Justice Department Suit Threatens North Carolina Title IX Funding The Justice Department suit against North Carolina over its discrimination law comes with a threat: the loss of more than $4.5 billion in federal funding for education. NPR's Ari Shapiro talks to Matt Ellinwood, director of the education and law project at the North Carolina Justice Center, about what would happen if that money went away.
NPR logo

Justice Department Suit Threatens North Carolina Title IX Funding

  • Download
  • <iframe src="https://www.npr.org/player/embed/477382533/477382534" width="100%" height="290" frameborder="0" scrolling="no" title="NPR embedded audio player">
  • Transcript
Justice Department Suit Threatens North Carolina Title IX Funding

Law

Justice Department Suit Threatens North Carolina Title IX Funding

Justice Department Suit Threatens North Carolina Title IX Funding

  • Download
  • <iframe src="https://www.npr.org/player/embed/477382533/477382534" width="100%" height="290" frameborder="0" scrolling="no" title="NPR embedded audio player">
  • Transcript

The Justice Department suit against North Carolina over its discrimination law comes with a threat: the loss of more than $4.5 billion in federal funding for education. NPR's Ari Shapiro talks to Matt Ellinwood, director of the education and law project at the North Carolina Justice Center, about what would happen if that money went away.

ROBERT SIEGEL, HOST:

North Carolina is suing the federal government, and now the federal government has filed a complaint against the state. It's over North Carolina's law which restricts the use of public restrooms by transgender people. U.S. Attorney General Loretta Lynch says the government reserves the option of curtailing federal funding to the state for education, and that could mean more than $4.5 billion dollars.

ARI SHAPIRO, HOST:

Matt Ellinwood joins us to discuss what would happen if that money went away. He's the director of the Education and Law Project at the North Carolina Justice Center. That's a nonprofit that supports repealing this law. Welcome to the show.

MATT ELLINWOOD: Hey, Ari. Thanks for having me.

SHAPIRO: How does $4.5 billion dollars fit into the larger state budget for education?

ELLINWOOD: Well, it represents a significant amount of the overall budget. It's 11.5 percent of the state's total support for elementary and secondary schools. So over a tenth of the budget will be reduced, and it will also have an impact on our universities and colleges, which will see a substantial loss in terms of things like scholarships and Pell Grants.

SHAPIRO: Is it allocated for specific things - salaries, supplies - or is it just general expenditures?

ELLINWOOD: Yeah, in the K-12 context, about a third of this funding supports educational programs for low-income students. About 37 percent goes towards child nutrition, so things like the school lunch and school breakfast program. And about 22 percent goes towards services for individuals with disabilities.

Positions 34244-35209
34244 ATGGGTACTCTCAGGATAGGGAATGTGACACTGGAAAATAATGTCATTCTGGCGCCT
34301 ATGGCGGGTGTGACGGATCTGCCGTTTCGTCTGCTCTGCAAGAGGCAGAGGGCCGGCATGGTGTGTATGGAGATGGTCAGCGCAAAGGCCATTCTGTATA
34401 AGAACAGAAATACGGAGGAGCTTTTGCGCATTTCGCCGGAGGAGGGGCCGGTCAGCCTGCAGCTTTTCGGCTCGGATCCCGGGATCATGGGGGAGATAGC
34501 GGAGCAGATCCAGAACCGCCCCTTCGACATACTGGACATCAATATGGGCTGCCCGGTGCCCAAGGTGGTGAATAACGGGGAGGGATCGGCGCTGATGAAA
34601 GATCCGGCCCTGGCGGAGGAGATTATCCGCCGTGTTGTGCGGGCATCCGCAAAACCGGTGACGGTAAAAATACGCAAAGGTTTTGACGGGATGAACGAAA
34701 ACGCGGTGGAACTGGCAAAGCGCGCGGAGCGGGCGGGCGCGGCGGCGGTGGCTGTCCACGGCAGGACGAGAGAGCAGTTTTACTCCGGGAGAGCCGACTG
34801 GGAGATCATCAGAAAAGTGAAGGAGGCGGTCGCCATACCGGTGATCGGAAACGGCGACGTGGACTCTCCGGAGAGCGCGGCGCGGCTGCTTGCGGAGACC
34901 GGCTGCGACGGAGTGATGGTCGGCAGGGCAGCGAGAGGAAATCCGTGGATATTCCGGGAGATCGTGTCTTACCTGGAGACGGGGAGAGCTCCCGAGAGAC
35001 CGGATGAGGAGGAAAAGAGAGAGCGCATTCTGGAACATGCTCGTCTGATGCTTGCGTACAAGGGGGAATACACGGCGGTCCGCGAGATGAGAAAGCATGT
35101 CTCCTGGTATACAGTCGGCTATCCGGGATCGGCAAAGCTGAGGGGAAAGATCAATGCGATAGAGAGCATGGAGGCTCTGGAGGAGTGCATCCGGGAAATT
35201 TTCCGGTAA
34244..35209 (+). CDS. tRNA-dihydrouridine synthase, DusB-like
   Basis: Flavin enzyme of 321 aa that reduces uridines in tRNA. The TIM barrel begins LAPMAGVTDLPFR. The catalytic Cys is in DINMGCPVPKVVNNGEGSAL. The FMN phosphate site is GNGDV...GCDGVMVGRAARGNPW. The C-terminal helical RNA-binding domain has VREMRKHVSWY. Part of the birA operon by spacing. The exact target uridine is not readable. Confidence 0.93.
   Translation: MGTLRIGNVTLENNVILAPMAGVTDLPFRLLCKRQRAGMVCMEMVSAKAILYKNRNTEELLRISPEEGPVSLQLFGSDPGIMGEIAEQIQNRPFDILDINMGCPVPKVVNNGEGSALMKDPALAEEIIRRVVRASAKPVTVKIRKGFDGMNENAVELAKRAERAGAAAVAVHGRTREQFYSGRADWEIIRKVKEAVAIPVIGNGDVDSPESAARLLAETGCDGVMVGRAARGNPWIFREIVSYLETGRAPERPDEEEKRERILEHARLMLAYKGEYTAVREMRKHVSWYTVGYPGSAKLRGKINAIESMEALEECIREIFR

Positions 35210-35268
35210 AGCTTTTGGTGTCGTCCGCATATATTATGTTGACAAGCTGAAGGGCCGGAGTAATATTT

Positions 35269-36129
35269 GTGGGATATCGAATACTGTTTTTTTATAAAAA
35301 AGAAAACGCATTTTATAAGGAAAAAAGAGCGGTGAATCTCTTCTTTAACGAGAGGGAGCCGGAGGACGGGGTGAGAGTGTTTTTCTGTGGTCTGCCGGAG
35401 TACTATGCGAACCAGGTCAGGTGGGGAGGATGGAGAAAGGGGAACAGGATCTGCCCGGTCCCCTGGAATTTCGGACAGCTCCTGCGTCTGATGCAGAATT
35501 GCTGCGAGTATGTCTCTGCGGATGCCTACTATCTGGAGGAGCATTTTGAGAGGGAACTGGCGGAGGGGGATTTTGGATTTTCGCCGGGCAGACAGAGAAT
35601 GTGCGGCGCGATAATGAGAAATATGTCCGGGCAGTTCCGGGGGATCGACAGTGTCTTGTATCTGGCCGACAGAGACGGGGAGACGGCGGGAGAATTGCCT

Another way to look at it is then - so within each one of those categories, the funding goes to support certain things, and it's primarily for personnel. If we were to lose this money, it would equate to losing about 7,700 teachers and 4,400 teaching assistants.

SHAPIRO: Would losing the money mean losing that many jobs necessarily or could the money come from somewhere else in the state?

ELLINWOOD: In theory, the money could come from somewhere else. But the reality of where our education budget is is that there's really nowhere else to cut from anymore. We're currently ranked 46th in the nation in terms of per-pupil expenditure. We've seen really significant cuts to the classroom since 2008. We've lost about 50 percent of our funding for textbooks, 50 percent for instructional supplies. We've lost 100 percent of funding for teacher professional development, for literacy coaches and for mentor teachers.

So we have a lot of unmet needs as a result of years of budget cuts, and it's really difficult for me to see where this money could possibly come from other than cuts to teacher positions, which are the bulk of the budget, and the loss of some services to students directly in the classroom.

SHAPIRO: Do people see the loss of this money as a serious possibility or does it seem more like a threat that probably won't be carried out?

ELLINWOOD: It's hard for me to guess at where it would all go. I take it very seriously, though, given the budget constraints that we have and the fact that, again, our education system really can't handle this type of loss at this point. It would have a really significant impact on the education, not just of low-income students or students with disabilities, but all students.

When you lose that number of teachers, you're going to see class sizes go up. You're going to see the availability of resources and textbooks decline. And it's going to have an impact that'll be felt across the entire system at all schools.

SHAPIRO: That's Matt Ellinwood director of the Education and Law Project at the North Carolina Justice Center. Thanks a lot.

ELLINWOOD: Thank you.

Copyright © 2016 NPR. All rights reserved. Visit our website terms of use and permissions pages at www.npr.org for further information.

NPR transcripts are created on a rush deadline by Verb8tm, Inc., an NPR contractor, and produced using a proprietary transcription process developed with NPR. This text may not be in its final form and may be updated or revised in the future. Accuracy and availability may vary. The authoritative record of NPR’s programming is the audio record.